Do I need some decorator for cpp operators when I use pytorch1.6?


I am trying to implement an operator that will change the labels for computing the loss function. The loss function is like this:

class OhemCELoss(nn.Module):

    def __init__(self, thresh, gnore_lb=255):
        super(OhemCELoss, self).__init__()
        self.score_thresh = thresh
        self.ignore_lb = ignore_lb
        self.criteria = nn.CrossEntropyLoss(ignore_index=ignore_lb, reduction='mean')
    def forward(self, logits, labels):
        import ohem_cpp
        n_min = (labels != self.ignore_lb).numel() // 16
        labels = ohem_cpp.score_ohem_label(logits, labels,
                self.ignore_lb, self.score_thresh, n_min).detach()
        loss = self.criteria(logits, labels)
        return loss

Here the ohem_cpp is implemented according to the principle of the pytorch extension, and the ohem_cpp.score_ohem_label will compute the softmax scores of the input logits, choose the scores lower than the thresh and set the corresponding element of the labels to the assigned ignore_lb. I noticed that in pytorch1.6, users should add decorator of @custum_fwd if they want to implement their own operators that is derived from autograd.Function. I have no idea whether I can call my ohem_cpp module directly as in the code above without potential errors. Did I miss anything here ?

I am asking this because I sometimes met the error of terminate called after throwing an instance of 'thrust::system::system_error'(not often), I do not know whether is is associated with my wrongly using of my self-implemented operators.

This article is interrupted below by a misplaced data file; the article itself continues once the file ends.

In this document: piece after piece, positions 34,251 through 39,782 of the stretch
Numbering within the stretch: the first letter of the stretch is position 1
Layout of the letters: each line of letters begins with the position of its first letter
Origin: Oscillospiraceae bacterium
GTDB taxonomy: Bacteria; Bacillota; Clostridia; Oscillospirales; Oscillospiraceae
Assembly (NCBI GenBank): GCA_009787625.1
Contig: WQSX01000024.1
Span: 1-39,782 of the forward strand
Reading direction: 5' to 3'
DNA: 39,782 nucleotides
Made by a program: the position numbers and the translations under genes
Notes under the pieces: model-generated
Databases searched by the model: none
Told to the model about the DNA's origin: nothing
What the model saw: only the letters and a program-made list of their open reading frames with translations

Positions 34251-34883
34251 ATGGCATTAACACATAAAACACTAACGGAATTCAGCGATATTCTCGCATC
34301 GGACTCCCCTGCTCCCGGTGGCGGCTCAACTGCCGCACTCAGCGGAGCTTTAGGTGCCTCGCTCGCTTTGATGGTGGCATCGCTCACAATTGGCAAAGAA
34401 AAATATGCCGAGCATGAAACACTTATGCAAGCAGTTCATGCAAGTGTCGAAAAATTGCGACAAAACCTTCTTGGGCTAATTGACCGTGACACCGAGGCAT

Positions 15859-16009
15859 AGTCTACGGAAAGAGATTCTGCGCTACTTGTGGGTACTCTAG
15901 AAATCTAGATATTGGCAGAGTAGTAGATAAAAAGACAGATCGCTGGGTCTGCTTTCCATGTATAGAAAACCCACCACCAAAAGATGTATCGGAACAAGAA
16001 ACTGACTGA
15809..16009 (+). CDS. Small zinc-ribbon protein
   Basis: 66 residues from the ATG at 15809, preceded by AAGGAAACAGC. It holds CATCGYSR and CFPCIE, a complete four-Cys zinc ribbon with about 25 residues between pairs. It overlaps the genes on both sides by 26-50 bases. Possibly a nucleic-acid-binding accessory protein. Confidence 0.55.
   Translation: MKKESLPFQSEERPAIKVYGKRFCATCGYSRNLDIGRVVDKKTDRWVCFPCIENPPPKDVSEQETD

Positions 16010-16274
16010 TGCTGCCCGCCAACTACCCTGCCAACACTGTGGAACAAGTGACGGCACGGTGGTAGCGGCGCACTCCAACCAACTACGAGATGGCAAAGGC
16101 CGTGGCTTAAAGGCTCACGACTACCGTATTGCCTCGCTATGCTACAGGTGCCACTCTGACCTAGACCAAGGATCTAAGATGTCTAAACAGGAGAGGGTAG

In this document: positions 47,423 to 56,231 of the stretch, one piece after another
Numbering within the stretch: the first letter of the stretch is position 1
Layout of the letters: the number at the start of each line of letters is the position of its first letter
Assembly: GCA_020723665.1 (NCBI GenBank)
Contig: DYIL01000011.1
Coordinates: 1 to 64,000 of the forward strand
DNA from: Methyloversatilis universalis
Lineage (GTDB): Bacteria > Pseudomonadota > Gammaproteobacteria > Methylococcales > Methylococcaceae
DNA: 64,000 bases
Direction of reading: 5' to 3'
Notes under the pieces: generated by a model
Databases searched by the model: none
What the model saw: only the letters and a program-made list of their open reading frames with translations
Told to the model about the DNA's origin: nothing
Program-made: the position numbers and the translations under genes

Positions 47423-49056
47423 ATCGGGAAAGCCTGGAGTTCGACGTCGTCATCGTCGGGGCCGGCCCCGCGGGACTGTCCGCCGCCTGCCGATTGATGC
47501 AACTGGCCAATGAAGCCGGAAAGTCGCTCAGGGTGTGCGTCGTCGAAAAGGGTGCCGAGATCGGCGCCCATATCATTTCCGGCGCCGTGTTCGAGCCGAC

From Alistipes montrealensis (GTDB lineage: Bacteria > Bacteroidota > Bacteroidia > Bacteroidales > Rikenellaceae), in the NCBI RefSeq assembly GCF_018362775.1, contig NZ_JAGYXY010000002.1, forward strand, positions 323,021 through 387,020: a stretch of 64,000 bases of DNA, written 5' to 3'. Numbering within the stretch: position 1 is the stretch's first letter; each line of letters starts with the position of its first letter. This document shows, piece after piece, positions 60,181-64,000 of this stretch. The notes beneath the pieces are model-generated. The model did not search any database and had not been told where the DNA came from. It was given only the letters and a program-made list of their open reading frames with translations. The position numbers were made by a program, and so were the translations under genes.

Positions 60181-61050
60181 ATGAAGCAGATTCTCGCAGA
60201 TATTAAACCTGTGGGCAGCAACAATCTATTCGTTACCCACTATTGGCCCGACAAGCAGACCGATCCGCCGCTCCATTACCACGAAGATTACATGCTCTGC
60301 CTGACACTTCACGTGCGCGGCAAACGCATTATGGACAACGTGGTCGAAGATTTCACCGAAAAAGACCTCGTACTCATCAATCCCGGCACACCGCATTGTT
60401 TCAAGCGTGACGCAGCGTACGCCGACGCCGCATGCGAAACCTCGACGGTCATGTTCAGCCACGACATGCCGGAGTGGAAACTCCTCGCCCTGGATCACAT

Where did you saw that? There were no changes that I’m aware of to autograd.Function in 1.6.

I have no idea whether I can call my ohem_cpp module directly as in the code above without potential errors.

Yes you can. And as long as you only use differentiable ops on the c++ side you can backprop through it.
If you don’t, then you’ll need a custom Function and you can see here how to do it.

Thanks, I got the @custum_fwd specification from the amp tutorial.

Apply custom_fwd and custom_bwd (with no arguments) to forward and backward respectively.

Thanks for the link. I wasn’t aware of this one :smiley:

It looks orthogonal to the choice of using a custom Function or not.
As mentioned above, if you c++ code is differentiable, you’re all good. If not, you’ll have to define the backward and can do so with a custom Function in python as instructed above that just happens to call you c++ code.